Their comments about equal-access policies in relationship to sports and racial minorities may also reflect a fear that they also will not enjoy the same power and privilege, in relationship to people of color, as their fathers and grandfathers. Their comments reflected a belief in a “color-blind society” that Ferber (2007) argues is central to new racism. This “we’ve done all we can” belief justifies maintenance of racial order, allowing guilt-free perpetuation of the “good ol’ (white) boys” network.

We also found it regrettable that myths about racial difference persist. We found the speculation alarming because of the racist assumptions behind mind (white) /body (black) dualism. Research shows that one way racist assumptions by whites are mitigated is through intergroup contact; that is, through meaningful relationships with non-whites (McClelland & Linnander, 2006). Students tend to racially segregate in school and after school, and the opportunity for such relationships may also be diminished in college, where most colleges are majority white. The good news is, however, that even more important than intergroup contact, “exposure to racial information is a far more important factor” (McClelland & Linnander, p. 110). This is not to say that college educators should not strive to racially diversify their student bodies, but that they should not stop there, but should create educational environments that challenge racist ideas.

We concede that our findings are limited by both the size of this project and by the method we chose to use. For instance, we would have liked to have included more young women and created at least one all-female group where girls could talk freely without pressure from boys to say the (hegemonically) “right” thing; in reviewing the transcripts, we noticed a couple of instances where the lone female participant initially presented a dissenting point of view (say, in support of Title IX), but then joined in the dominant discourse when presented with a counter argument. Of course, as we pointed out in the findings, this also occasionally happened with boys, too. However, our hunch, based on previous research (Harry, 1995), is that female sports fans may have expressed views on women’s sports and Title IX that were more resistant to prevailing ideology. We hope to explore this possibility in future research.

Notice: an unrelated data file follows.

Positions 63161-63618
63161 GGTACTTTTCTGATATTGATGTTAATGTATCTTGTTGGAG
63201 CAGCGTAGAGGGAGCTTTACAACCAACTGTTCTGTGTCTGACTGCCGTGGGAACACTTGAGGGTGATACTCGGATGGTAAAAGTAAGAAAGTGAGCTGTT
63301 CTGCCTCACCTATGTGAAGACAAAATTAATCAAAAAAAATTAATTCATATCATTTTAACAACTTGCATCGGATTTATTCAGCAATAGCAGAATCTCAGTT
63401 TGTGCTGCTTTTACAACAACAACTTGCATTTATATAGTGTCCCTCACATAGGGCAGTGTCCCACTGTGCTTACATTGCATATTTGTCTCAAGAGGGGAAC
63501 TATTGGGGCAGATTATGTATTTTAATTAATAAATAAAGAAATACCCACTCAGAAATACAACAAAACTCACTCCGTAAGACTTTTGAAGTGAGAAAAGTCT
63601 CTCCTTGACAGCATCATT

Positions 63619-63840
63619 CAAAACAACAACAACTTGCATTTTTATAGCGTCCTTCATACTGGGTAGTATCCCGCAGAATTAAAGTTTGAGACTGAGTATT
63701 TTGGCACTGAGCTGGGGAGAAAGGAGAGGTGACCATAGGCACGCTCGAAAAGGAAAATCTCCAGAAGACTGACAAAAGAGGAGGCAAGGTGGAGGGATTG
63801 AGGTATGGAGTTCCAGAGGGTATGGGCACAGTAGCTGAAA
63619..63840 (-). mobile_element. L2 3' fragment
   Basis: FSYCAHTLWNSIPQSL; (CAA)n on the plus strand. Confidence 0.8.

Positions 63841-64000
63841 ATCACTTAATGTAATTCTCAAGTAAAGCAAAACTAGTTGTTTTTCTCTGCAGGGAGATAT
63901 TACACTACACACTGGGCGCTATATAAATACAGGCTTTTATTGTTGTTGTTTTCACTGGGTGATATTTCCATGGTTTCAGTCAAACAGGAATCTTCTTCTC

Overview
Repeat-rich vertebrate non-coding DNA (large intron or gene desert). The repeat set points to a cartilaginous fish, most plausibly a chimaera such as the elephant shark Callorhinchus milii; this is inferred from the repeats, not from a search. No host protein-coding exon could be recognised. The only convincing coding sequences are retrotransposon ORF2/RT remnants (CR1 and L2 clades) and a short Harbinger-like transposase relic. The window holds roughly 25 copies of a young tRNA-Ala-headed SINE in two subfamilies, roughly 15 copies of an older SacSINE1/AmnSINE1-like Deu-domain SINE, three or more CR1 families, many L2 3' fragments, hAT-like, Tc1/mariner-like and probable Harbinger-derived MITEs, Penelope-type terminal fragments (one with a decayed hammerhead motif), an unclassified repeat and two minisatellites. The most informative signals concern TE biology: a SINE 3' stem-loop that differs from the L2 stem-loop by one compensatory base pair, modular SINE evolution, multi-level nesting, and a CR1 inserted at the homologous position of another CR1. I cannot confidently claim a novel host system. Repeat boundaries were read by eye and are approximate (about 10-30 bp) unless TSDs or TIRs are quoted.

Research also tells us that the attitudes of high school students in relationship to gender roles is likely to change as they become young adults and attend college, and we hope this is the case. Most enlightening would be a longitudinal study that follows young people through college and into their careers, gauging the ways they are socialized (or not) into dominant ideologies regarding sports in collegiate newsrooms and classrooms, for instance. Meanwhile, however, we encourage college educators to consciously and carefully teach aspiring sports journalists to resist the prevailing ideologies that marginalize and stereotype women and minorities. We agree with Pedersen and colleagues’ assertion that such training is critical if we are to truly challenge, and perhaps even dismantle, the hegemony. Time alone, it seems, is not enough.



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By Marie Hardin and Erin Whiteside

Marie Hardin, associate professor of journalism at Penn State University, is director of the university’s Center for Editing Excellence and is associate director of its Center for Sports Journalism. Her research concentrates on diversity, ethics and professional practices in sports media; her work has been published in Journalism & Mass Communication Quarterly, Sex Roles, Mass Communication & Society, and Critical Studies in Media Communication, among others. Hardin received her Ph.D. in 1998 from the University of Georgia. Before completing her Ph.D., she worked as a newspaper reporter and editor; she has also worked as a magazine writer. E-mail: mch208@psu.edu